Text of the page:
Bargain-hunting shoppers are expected to flood stores on Super Saturday weekend -- the last before Christmas -- and deliver retailers the highest holiday weekend sales so far this season.
But many industry experts doubt whether the final weekend hurrah will generate enough business to push overall holiday sales above the dismal tally from last year, when the global economy was in free fall, shoppers were panicked about their savings and jobs and retailers were forced to dump excess merchandise at rock-bottom prices.
Budget-oriented shoppers appear to be playing a game of chicken with retailers this year, waiting for steeper discounts from stores than the 30 percent to 50 percent off already on offer. But analysts expect retailers to hold their ground in the week before Christmas.
By the middle of this month, U.S. shoppers still had more than half of their holiday gift buying to do, the highest percentage since 2004, according to a survey from the National Retail Federation.
While discounts abound and some have gotten steeper over time, Needham & Co analyst Christine Chen doesn't think that shoppers have much to gain by pushing things closer to the Christmas deadline for buying gifts.
The promotional cadence has not accelerated dramatically from Black Friday, said Chen, who said that existing discounts could move 10 percent or so in either direction.
I don't think they're going to get significantly deeper over the weekend because there's just not very much inventory ... You're not going to see things go to the 70 to 80 (percent off) like they were pretty much all quarter last year.
Madison Riley, managing director of North America for retail consulting firm Kurt Salmon Associates, agreed: Retailers have been well prepared for this season. I don't think they're going to blink.
GOOD OR NOT GREAT
Holiday sales forecasts have narrowed over the course of the shopping season to a range of down 1 percent to up 1 percent from 2008, when holiday sales fell for the first time since the National Retail Federation started tracking the data.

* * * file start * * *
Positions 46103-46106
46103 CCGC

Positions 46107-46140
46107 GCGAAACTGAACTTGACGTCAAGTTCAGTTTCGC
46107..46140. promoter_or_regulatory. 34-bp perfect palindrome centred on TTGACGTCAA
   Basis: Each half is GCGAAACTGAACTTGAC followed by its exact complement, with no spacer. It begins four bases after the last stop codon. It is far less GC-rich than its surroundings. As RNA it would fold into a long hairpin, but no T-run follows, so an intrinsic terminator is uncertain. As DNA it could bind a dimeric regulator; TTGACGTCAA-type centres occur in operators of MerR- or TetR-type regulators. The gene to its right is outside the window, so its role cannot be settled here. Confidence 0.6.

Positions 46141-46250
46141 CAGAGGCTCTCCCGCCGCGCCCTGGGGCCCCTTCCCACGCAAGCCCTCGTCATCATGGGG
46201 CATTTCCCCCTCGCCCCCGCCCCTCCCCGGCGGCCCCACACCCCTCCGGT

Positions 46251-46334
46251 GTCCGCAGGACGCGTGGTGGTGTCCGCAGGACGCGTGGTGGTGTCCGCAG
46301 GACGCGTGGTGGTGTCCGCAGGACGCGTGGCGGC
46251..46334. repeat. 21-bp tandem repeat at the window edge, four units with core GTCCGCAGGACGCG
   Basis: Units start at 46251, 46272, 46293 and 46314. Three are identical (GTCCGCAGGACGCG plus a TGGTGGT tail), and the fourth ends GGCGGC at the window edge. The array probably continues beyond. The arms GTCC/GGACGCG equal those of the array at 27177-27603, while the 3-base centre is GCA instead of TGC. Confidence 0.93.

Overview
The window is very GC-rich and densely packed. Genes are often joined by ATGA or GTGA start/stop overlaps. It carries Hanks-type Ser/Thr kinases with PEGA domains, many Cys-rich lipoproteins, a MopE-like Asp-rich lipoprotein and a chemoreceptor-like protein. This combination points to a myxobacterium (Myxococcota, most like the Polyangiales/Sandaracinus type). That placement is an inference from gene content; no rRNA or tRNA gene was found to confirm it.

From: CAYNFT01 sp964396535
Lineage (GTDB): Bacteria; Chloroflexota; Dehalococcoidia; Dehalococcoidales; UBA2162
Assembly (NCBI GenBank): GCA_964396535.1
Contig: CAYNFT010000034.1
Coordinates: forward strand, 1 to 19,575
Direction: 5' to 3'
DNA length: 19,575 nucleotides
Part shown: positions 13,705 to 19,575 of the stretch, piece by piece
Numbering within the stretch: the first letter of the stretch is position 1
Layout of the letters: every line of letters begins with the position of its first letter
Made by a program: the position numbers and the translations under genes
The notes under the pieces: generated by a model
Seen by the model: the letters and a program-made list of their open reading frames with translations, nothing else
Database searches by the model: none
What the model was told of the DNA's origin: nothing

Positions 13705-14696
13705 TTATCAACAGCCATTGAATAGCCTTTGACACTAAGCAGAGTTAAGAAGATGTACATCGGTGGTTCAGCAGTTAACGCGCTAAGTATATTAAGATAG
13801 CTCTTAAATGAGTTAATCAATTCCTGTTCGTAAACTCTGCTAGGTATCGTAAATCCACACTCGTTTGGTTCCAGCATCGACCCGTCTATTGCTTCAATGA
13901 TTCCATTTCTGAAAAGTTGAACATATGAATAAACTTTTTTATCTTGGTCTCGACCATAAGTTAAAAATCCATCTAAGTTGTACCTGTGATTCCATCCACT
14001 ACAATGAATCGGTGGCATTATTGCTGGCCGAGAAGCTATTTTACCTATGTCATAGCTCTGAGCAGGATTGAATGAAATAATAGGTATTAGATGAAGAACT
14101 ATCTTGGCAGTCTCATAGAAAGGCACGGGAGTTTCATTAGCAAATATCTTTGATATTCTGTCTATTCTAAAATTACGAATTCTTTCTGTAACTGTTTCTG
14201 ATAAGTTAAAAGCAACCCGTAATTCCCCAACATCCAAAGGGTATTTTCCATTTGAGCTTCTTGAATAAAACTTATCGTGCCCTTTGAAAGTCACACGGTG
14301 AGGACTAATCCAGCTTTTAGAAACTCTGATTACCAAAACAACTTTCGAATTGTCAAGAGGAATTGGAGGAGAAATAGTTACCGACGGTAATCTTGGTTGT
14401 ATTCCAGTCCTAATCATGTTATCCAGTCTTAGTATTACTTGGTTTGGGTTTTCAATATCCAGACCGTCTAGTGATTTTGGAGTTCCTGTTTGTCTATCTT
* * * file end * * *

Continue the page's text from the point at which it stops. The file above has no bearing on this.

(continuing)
I don't think sales are going to be that great, but that's what everyone was expecting, Riley said.
Procrastination has been the rule so far this year and ShopperTrak now expects the full Super Saturday weekend to be this season's blockbuster. That distinction has often gone to the Black Friday weekend that comes on the heels of U.S. Thanksgiving Day and marks the official start of the holiday shopping season.
Retailers are nudging online shoppers with reminders that they should get their orders in on or before Saturday, so that packages will arrive in time for Christmas.
To entice online shoppers on a budget, many retailers will offer special sales and promotions as shipping deadlines near, Shop.org Executive Director Scott Silverman said. Shop.org is the online division of the NRF.
Promotions for toys have been particularly aggressive as retail giants like Wal-Mart Stores Inc, Target Corp and Amazon.com Inc battle over price.
To that end, Toys R Us Inc has begun promoting a two-day sale starting Friday with an ad using language like door busters and our lowest prices of the season. Among other things, it is offering a free $15 gift card with the purchase of any 8-gigabyte iPod nano from Apple Inc.
Analysts expect the season's winner's circle to include retailers like J Crew, Urban Outfitters and Anthropologie, a division of Urban Outfitters, Walmart and Sears. Formerly hot Abercrombie & Fitch is expected to be a laggard this year.
After monitoring everything from mall traffic to holiday parties, trendspotter Marian Salzman, is questioning whether changing attitudes about consumption and the environment help explain the delay in this year's holiday shopping.
Among other things, shoppers are cutting extended family and fly-by-night friends from gift lists, formerly kitsch homemade goods are becoming chic, and shopping at thrift stores is losing its stigma.
I feel like we've reached this point where less is going to be more this year ... We just may be at this horrible tipping point where things just don't feel good to us anymore, said Salzman, president of Euro RSCG Worldwide PR.
(Editing by Michele Gershberg and Carol Bishopric)